Cancer charities defrauded donors out of $187 million, feds allege

SHARE Cancer charities defrauded donors out of $187 million, feds allege

Four cancer charities bilked $187 million from donors who thought their money was going to help patients, but instead went for personal amenities such as cruises, jet ski outings and luxury cars, federal authorities said in a lawsuit filed Tuesday.

The suit is one of the largest actions ever brought by enforcers alleging charity fraud, according to the Federal Trade Commission. Regulators from all 50 states and the District of Columbia joined the FTC in filing the suit.

“These are among the most appalling cases of charitable fraud that my office has prosecuted,” Illinois Attorney General Lisa Madigan said in a statement Tuesday announcing her office’s participation in the suit.

Named in the complaint are the Cancer Fund of America, Cancer Support Services, Children’s Cancer Fund of America and The Breast Cancer Society, as well as several current and former executives, according to the FTC.

The charities told donors their money would help pay for patients’ pain medication, transportation to chemotherapy sessions, and for hospice care, authorities allege.

Instead, the defendants spent the donations on cars, trips, luxury cruises, college tuition, jet ski outings, tickets to sporting events and concerts, and dating website subscriptions, as well as creating lucrative jobs for friends and relatives, the FTC claims.

According to the suit, the charities “operated as personal fiefdoms characterized by rampant nepotism, flagrant conflicts of interest, and excessive insider compensation, with none of the financial and governance controls that any bona fide charity would have adopted.”

Some hired professional fundraisers who kept 85 percent or more of every donation, authorities said.

The charities hid their high fundraising and administrative costs from donors by falsely inflating revenues with donated “gifts in kind,” authorities said.

Several defendants have agreed to settle the charges, the FTC said. The Children’s Cancer Fund of America (CCFOA) and The Breast Cancer Society (BCS) will both be dissolved and their assets liquidated.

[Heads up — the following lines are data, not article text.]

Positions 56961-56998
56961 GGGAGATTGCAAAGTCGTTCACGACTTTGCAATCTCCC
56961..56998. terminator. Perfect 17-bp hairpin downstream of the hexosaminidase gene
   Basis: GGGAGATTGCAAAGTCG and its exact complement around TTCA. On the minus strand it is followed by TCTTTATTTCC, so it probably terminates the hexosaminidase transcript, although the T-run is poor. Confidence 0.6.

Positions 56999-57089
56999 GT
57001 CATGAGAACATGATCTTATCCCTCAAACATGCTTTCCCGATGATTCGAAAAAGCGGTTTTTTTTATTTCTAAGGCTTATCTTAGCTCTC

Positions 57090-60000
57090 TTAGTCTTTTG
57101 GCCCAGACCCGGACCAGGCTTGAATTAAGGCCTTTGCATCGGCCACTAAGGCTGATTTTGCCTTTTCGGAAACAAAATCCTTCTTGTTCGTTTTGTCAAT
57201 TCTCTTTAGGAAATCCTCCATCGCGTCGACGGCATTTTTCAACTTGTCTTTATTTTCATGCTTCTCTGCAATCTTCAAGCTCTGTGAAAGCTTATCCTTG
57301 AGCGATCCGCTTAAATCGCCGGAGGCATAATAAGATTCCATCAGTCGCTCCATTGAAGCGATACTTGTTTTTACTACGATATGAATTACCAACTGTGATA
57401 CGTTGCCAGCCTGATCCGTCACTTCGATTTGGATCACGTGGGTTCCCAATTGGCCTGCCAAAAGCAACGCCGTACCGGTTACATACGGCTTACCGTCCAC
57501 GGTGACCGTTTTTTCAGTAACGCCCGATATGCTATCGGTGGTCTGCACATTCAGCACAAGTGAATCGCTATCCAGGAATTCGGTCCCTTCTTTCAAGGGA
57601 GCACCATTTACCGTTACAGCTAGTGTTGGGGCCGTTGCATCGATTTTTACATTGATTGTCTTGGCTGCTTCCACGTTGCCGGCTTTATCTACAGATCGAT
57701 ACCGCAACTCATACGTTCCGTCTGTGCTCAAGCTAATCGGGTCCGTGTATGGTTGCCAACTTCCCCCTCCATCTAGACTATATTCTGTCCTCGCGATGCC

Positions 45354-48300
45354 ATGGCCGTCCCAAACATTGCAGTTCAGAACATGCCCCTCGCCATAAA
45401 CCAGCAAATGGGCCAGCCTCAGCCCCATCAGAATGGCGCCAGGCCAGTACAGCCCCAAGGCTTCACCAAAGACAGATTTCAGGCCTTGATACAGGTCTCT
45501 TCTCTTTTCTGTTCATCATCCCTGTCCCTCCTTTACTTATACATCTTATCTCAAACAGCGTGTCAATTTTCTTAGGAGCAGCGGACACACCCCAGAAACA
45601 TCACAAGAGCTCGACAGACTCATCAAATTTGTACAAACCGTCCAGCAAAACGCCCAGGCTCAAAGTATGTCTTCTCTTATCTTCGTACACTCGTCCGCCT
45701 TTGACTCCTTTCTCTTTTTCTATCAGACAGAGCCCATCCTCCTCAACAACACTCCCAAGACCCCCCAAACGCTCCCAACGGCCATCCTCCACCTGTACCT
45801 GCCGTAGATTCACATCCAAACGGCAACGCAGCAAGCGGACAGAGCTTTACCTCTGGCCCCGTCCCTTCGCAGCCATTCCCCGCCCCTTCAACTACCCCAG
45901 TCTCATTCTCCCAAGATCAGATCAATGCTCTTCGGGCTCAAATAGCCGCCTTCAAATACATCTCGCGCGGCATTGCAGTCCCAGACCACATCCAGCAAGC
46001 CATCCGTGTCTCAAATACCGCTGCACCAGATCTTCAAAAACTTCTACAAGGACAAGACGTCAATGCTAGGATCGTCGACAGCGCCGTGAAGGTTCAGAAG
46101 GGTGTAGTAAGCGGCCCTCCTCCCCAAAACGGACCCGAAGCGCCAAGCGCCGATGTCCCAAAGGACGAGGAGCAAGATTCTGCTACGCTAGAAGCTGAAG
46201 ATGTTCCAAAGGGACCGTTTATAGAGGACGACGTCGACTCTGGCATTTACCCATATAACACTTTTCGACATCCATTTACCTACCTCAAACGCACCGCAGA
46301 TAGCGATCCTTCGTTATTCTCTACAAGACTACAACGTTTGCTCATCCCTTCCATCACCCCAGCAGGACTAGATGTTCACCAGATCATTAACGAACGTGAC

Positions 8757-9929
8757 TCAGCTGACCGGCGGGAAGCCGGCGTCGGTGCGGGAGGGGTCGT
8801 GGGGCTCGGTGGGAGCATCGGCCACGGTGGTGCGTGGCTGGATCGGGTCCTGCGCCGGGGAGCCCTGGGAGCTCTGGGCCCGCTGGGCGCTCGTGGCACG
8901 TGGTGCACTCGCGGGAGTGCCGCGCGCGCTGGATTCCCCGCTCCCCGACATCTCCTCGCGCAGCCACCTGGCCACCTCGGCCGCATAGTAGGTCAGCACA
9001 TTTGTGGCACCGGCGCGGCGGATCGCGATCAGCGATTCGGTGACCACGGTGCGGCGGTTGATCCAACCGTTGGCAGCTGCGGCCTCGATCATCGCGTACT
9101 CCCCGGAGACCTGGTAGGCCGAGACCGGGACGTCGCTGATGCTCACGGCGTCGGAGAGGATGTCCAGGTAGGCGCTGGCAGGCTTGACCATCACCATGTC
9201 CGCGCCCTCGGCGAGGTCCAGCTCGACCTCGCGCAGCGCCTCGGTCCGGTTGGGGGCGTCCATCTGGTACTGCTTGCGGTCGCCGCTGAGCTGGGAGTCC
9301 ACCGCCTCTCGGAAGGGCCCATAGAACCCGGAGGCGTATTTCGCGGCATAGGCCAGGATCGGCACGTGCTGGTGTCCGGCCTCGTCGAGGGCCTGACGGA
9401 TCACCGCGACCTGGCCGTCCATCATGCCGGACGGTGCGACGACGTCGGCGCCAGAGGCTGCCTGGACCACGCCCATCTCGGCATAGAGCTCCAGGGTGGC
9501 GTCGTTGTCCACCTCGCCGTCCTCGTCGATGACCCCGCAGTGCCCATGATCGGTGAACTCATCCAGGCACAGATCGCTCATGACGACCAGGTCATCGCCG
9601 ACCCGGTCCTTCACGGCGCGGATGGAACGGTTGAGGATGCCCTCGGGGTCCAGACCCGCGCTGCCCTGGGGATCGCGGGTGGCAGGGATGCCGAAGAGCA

CCFOA President Rose Perkins and BCS Executive Director James Reynolds II will be banned from fundraising and charity management, as will Kyle Effler, CFO of Cancer Support Services. All three face significant monetary judgments.

The litigation, filed in federal court in Arizona, continues against Cancer Support Services, Cancer Fund of America and executive James Reynolds Sr., according to the FTC.

“These operators played on the heartstrings of well-intentioned donors, diverting what could have been significant funds for legitimate charities that instead were used by the defendants for their personal benefit,” Madigan’s office said.

Meanwhile, the Better Business Bureau is recommending anyone who wants to donate to a charity should research the organization first. Donors should be cautious if pressured to make an immediate decision to contribute, especially over the phone, and should seek out experts like the BBB’s Give.org to verify whether charities are trustworthy.

“We believe that charity financial ratios should not be the sole basis for a giving decision,” said H. Art Taylor, president and CEO of Give.org. “But today’s government action does show that a charity’s fundraising ratio can be a good initial marker to root out fraud and poor financial management.”

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